Four years ago, I withdrew from my Ph.D. program for several reasons. I had passed all exams and only needed to write and present my disertation, I had a 4.0 GPA, several publications under my belt and plenty of conference presentations. I did not pass two dissertation proposals. I was feeling burnt out and a lack of support from my advisor.

After withdrawing, my advisor floated the idea of finishing in the future. She also asked to used the data I collected for my dissertation for a conference presentation, and we published a paper together. She gave me the green light to apply this year, but I was not readmitted. No reason has been provided yet.

So my question here is what are the chances of finishing at a different university relatively quickly (with the understanding that some courses or milestones may need to be repeated).

Edit: In the US, Cognitive Neural Science, focus was on visual perception and spatial cognition

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    – Bryan Krause
    Commented Mar 27 at 20:17
  • Is your former advisor still at your former university?
    – Allure
    Commented Mar 28 at 6:02
  • Yes, still there.
    – Dev15
    Commented Mar 28 at 13:46

2 Answers 2


Even though you got turned down by your department, I believe (could be wrong, as your explanation for what happened is rather terse) that your best chance for picking up your degree program anywhere near where you left it is with the university and department you withdrew from.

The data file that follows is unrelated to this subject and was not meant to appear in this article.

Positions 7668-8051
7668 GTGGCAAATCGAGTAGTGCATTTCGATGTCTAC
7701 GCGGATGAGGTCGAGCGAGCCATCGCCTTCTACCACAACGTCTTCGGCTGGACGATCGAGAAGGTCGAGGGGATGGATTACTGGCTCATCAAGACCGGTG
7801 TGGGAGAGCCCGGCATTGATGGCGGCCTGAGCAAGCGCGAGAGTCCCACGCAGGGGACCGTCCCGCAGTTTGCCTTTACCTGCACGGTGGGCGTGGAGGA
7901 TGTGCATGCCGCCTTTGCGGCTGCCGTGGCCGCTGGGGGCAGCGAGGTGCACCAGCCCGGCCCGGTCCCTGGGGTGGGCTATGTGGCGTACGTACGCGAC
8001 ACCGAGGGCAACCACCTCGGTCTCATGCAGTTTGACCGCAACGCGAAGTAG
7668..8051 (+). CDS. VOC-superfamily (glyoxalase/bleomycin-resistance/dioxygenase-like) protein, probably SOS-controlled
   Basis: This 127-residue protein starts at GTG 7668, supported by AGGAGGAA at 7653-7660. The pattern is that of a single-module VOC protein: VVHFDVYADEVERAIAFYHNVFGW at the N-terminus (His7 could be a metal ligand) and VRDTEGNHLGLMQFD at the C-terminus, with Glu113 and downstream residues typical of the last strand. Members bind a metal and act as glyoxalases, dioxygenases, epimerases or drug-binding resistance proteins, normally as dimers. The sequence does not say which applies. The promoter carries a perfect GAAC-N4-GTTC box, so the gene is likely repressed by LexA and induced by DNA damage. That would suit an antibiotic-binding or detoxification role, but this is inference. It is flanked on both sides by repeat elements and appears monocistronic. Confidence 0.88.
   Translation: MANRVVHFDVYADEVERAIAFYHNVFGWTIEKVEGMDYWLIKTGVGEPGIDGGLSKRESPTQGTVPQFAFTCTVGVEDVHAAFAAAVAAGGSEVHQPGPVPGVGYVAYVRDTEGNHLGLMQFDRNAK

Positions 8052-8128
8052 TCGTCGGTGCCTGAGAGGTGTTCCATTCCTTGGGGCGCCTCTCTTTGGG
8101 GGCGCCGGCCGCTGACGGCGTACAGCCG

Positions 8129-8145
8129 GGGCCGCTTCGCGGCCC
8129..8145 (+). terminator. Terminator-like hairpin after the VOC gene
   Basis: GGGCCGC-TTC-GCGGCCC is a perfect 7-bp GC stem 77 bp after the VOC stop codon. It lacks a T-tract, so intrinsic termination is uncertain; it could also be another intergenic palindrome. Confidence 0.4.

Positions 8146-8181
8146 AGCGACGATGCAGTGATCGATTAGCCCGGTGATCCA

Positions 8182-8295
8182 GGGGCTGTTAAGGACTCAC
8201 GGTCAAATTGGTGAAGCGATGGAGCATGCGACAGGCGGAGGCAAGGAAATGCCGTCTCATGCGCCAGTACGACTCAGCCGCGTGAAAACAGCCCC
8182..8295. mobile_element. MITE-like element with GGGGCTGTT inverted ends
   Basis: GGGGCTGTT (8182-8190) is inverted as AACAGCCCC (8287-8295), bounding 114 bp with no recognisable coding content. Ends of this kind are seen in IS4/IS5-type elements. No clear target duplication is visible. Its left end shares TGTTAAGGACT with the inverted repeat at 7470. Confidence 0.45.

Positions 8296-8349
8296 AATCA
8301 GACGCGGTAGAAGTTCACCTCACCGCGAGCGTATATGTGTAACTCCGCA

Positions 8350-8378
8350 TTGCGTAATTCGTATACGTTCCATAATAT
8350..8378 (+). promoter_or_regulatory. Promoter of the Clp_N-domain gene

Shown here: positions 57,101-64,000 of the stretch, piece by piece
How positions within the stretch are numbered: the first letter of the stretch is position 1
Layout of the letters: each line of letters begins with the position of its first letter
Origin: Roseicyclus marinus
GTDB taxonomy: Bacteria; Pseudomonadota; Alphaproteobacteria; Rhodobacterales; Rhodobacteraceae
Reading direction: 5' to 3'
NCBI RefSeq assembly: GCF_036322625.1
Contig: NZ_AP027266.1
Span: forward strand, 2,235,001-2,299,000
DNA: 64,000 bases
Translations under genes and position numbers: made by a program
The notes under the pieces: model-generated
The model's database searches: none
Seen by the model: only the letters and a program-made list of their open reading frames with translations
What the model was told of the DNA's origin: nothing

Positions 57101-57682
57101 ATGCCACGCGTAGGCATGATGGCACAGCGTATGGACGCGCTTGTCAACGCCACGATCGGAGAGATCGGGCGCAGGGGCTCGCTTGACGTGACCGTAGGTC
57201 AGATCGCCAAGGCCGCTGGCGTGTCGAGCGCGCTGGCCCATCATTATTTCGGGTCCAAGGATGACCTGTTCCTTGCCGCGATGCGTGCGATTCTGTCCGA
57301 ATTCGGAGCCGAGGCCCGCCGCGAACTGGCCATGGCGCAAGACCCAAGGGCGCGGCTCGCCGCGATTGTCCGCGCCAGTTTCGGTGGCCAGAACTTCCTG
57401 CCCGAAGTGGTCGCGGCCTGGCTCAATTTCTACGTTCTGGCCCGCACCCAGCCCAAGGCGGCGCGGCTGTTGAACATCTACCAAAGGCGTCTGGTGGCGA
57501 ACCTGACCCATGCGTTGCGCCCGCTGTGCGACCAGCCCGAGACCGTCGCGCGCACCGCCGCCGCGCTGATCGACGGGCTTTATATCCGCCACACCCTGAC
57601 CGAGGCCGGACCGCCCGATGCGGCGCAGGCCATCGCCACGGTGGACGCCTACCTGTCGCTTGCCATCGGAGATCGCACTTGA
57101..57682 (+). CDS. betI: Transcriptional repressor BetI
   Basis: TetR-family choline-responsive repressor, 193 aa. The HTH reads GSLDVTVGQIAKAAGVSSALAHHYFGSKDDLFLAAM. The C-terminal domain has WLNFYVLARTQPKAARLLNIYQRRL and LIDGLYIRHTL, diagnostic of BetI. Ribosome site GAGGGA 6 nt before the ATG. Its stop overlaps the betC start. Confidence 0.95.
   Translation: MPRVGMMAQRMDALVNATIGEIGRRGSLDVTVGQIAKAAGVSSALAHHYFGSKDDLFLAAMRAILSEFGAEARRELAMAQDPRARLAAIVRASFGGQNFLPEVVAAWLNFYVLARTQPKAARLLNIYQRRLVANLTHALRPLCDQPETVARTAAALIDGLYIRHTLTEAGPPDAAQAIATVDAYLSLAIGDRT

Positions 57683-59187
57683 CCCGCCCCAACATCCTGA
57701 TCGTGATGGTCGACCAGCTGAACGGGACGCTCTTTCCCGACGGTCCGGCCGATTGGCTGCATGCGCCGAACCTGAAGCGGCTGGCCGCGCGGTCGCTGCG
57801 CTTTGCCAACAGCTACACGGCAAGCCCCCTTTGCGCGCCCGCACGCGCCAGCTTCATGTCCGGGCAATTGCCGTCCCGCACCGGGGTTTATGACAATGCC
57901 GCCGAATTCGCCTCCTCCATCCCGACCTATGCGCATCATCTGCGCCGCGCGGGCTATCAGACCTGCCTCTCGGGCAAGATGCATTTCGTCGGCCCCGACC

Regardless of whether you intend to try with your old Uni again (I'll outline how I would go about it, if I were in your situation), there will be a flavor that your application package would need to have, I think, for any PhD program to consider you.
If I were reading your application package, I would be looking for

  • a fair acknowledgement of your own role in the previous outcomes
  • why you feel the same outcome is unlikely to happen again
  • what you've done over the last 4 years to maximize the likelihood that it won't happen again, and
  • some evidence that you haven't been sitting around doing nothing for 4 years.

Now, back to how to reapply to your old uni. I recommend trying to set up a meeting with the head of the grad program in your department and your old mentor. If your old mentor is unwilling to take you on, you're probably dead in the water, so you may as well have that very adult conversation as early as you can. You'll want very good answers to the four points I listed in your pocket, both when you try to have this meeting, and for any application this may generate. Any official status associated with your separation will need to be determined. If you "withdrew", that's one thing, and you can probably work with that. If you were "separated" based on performance, that's a different kittle of fish, and your chances for success in getting back into this school would be much lower. Your description of these circumstances is less than perfectly clear, and they're not really any of our business, but rest assured, your old mentor and the director of your grad program will know, and any euphemisms you place on your exit won't help these discussions at all.